At the level of ethics, it could be said that all religions teach the same basic human values. In some way, all faiths urge people to be more loving, altruistic, morally upright, and courageously truthful. The “Universal Rule” appears in some form in every religion. In Sikh scripture, we humans are said to be beset by five ‘enemies” which hound us from within: lust, anger, greed, ignorance, and egotism. To overcome these evil tendencies, methods differ, but it can be argued that the goal of escaping from our inner evils is the same in all religions.
Many scientists are also now observing that the application of science without ethics has led to widespread destruction of the natural environment, and that technological advancement has not in itself brought happiness. This observation has indicated that application of ethics as a whole in the world and all religions are important element. In another aspect, in the course of the 21st century devastated world of living, several environmental preservation movements are also supported by some religious thinkers, especially in Christianity and Hinduism as fundamental elements to the Christian ethics.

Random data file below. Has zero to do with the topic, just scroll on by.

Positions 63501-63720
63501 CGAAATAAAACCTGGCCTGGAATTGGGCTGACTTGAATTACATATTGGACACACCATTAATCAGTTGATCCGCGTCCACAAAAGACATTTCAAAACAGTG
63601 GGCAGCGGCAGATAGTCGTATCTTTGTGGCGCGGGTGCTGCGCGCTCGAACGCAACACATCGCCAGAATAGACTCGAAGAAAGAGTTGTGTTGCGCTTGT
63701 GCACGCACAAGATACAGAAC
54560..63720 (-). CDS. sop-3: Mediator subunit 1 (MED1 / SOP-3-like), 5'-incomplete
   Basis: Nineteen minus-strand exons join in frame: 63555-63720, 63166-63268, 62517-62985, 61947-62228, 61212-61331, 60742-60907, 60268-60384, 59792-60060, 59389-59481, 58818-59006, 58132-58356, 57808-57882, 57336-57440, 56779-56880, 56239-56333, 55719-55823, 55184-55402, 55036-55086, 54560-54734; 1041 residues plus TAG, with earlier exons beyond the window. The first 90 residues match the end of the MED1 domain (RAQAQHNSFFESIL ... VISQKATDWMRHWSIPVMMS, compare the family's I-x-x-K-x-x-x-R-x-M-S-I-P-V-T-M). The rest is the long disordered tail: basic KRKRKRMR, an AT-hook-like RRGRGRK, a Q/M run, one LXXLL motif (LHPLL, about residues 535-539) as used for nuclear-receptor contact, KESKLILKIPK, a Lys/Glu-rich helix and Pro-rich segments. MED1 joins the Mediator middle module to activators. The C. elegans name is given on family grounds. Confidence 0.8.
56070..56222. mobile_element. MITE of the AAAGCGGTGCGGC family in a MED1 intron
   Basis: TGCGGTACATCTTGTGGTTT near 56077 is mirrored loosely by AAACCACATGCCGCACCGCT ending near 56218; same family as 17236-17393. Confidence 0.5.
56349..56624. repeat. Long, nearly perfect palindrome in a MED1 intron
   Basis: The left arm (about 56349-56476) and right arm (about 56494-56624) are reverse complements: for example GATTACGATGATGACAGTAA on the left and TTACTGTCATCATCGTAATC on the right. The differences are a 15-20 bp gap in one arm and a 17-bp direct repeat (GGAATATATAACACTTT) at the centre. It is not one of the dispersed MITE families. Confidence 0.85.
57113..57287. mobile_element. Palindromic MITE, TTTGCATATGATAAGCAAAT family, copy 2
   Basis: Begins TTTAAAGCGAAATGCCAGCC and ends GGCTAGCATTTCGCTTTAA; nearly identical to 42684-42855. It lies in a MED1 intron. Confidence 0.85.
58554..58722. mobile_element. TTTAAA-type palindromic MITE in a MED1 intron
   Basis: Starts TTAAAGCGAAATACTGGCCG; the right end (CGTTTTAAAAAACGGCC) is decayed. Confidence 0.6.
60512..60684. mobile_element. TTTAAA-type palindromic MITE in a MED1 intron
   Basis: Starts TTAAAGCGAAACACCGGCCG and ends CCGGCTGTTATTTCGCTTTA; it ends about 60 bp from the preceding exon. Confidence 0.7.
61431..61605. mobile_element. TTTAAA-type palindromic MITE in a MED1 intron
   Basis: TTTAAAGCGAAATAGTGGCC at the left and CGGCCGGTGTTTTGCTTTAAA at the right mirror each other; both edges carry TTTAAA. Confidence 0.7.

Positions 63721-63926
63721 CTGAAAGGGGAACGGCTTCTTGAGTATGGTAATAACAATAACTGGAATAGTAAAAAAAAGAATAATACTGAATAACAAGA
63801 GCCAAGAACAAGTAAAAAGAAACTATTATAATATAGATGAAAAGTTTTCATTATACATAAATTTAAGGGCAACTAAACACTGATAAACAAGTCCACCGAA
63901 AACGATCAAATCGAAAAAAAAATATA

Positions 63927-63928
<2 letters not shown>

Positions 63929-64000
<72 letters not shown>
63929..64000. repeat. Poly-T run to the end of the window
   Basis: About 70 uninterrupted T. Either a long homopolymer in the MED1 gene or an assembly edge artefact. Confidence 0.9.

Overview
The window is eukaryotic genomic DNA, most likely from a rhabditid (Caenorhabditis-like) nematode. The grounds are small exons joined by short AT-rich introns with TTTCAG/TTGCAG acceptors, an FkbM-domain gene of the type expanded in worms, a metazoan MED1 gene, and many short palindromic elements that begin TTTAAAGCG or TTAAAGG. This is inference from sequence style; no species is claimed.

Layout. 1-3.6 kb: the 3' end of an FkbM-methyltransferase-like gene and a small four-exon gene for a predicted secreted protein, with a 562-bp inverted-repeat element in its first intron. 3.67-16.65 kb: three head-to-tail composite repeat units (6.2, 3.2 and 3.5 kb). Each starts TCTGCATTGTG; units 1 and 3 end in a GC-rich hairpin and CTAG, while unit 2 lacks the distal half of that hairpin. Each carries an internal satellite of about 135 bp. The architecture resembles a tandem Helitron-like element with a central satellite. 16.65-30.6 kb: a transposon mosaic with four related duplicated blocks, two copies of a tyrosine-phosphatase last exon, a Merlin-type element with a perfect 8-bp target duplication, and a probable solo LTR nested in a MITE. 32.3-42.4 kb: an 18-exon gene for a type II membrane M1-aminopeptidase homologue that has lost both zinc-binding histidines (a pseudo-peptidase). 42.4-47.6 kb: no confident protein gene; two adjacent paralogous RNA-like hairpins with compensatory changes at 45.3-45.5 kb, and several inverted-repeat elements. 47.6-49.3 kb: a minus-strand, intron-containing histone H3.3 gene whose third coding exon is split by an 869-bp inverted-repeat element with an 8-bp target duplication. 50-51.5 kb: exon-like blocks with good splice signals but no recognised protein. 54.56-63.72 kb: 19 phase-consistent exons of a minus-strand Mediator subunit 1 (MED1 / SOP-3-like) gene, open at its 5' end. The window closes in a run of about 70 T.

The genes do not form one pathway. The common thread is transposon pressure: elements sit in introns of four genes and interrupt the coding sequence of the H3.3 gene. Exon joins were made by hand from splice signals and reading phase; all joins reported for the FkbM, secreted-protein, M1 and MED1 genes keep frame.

We observe that ethical teachings of all world major religions are based on their fundamental teachings of beliefs. Therefore, an extensive comprehension of basic ethical connotation needs to engage with the understanding of fundamental/basic beliefs and doctrines of each religion. For example, in Hinduism and Buddhism (those of non-theistic religions), the fundamental doctrine of beliefs of a man is typical: Four Goals of life, Four Stages of life, and the Three Ways. The similar argument would be rightly applied to Judaism, Christianity and Islam. In these theistic religions the basic concept of God (i.e. monotheistic existence) and direct revelation from God is crucial to a believer’s ethical life and in its application.
Beyond doctrines, ethics, and spiritual practices, many contemporary scholars are coming to the conclusion that there is an underlying experiential unity among religions. Wilfred Cantwell Smith, for instances, posits that all religions share a common source from which their revelations have come. Christian theologian John Hick proposes that the various religions are culturally different responses to the same one reality.
Scholars of comparative religions have discovered that one central ethical teaching is found in almost identical form in all major religions:
“This is the sum of duty: Do nothing unto others which would cause you pain if it were done to you”.--Hinduism (Mahabharata 5:1517)
“In happiness and suffering, in joy and grief, we should regard all creatures as we regard our own self”.--Jainism (Lord Mahavir)
“Hurt not others in ways that you yourself would find hurtful”.--Buddhism (Udana-Varga, 5:18)